The blog site that leaked sensitive information about Sonic & SEGA All-Stars Racing yesterday has now issued a defence of its editorial position, including a personal attack against SEGA Community Manager ArchAngelUK, after receiving a legal message from SEGA to remove its information.
“This [legal threat], from the Sega employee [AAUK] who, in his spare time, runs on his Sonic website a “Depository,” which is chock full of items just begging to be tagged as copyright infringement,” site editor Tristan Bresnen exclaimed on a front page bulletin.
Sonic Wrecks, among sites such as The Sonic Stadium, hosts media obtained through SEGA products, but it is agreed that such use is not damaging to the company’s intellectual property. SEGA may see the leak of confidential information on an unreleased game as a different circumstance.
Bresnen further defended his position, stating that the discovery was not by way of hack but through files that were “already available without restriction” on the official game website. XML files were discovered, at which point the blog used ‘decompilers’ to uncover the information. Bresnen suggested that “Sega let something loose,” which is a bit of an extreme argument given the blog had to actually go out and find it for itself.
TSSZ sparked controversy when it obtained flash code from the official game website and reverse-engineered it to reveal material that had yet to be announced. Such content included new playable characters in the Bonanza Bros. and Opa-Opa from Fantasy Zone. It certainly was controversial when TSS picked up on it, for all of a sudden the subject became taboo.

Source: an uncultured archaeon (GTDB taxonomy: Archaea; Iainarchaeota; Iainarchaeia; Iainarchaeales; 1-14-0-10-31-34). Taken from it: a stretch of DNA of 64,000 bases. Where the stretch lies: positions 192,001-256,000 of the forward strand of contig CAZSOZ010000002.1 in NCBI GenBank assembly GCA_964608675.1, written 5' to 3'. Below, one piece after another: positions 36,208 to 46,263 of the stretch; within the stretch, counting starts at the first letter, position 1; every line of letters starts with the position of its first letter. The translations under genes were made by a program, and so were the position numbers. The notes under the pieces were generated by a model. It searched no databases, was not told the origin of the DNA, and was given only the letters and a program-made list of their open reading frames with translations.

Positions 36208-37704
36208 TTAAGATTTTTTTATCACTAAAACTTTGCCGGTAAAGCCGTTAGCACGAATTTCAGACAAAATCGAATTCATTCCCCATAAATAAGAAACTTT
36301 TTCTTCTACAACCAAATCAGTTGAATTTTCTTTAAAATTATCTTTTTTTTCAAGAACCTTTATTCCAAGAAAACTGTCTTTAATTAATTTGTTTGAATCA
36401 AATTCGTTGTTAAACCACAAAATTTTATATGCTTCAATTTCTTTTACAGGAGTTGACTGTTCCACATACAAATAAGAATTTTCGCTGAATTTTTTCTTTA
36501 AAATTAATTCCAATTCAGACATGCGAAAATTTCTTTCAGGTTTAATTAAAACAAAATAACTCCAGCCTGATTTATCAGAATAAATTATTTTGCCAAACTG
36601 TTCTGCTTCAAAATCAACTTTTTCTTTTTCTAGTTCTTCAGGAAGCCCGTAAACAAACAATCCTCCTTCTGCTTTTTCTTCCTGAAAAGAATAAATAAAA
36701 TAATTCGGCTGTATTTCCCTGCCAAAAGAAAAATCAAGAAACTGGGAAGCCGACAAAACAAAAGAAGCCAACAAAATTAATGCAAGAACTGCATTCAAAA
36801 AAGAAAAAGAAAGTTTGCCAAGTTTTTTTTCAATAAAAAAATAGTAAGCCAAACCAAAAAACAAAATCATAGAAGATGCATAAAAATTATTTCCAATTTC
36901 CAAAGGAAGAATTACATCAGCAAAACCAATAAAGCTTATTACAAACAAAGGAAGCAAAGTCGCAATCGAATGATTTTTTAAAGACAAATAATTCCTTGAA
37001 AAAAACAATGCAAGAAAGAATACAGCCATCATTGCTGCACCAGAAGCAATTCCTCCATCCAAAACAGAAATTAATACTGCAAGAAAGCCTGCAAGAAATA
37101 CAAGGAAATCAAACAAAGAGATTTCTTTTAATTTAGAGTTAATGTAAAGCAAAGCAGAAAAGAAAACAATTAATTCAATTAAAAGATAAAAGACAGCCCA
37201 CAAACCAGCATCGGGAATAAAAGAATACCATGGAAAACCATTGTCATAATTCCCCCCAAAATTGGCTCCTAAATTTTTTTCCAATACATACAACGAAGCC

SEGA is obviously not very pleased with the situation. ArchAngelUK’s letter to the TSSZ blog reads; “I’ve been asked to confirm upon you SEGA’s official request to take down the following posts made about information on SEGA title Sonic & SEGA All-Stars Racing with immediate effect. The posts below…contain information that puts TSSZ News in breach of SEGA copyright and I am told additional legal issues as well that facilitate this request.”
Bresnen concluded his announcement by suggesting SEGA is responsible for the blog’s actions in the first place. He implies that he had no choice but to sanction a subversive investigation into ASR’s official website, following an interview snub from SEGA with Sumo Digital’s Steve Lycett.
“Were those at Sega Europe better coders and better communicators–instead of those who seemingly can’t be arsed to return an E-Mail until it’s too late–it would have been possible for us to deliver you the information in question, and perhaps more, without subsequent fear and backlash erected from a situation that, again, rests on their shortcomings.”
Damn. This could get ugly, real fast. Remember No Drama ’09, and how it ‘completely failed’? Yeah, you’re looking at why we didn’t suggest a No Drama 10. Awkward.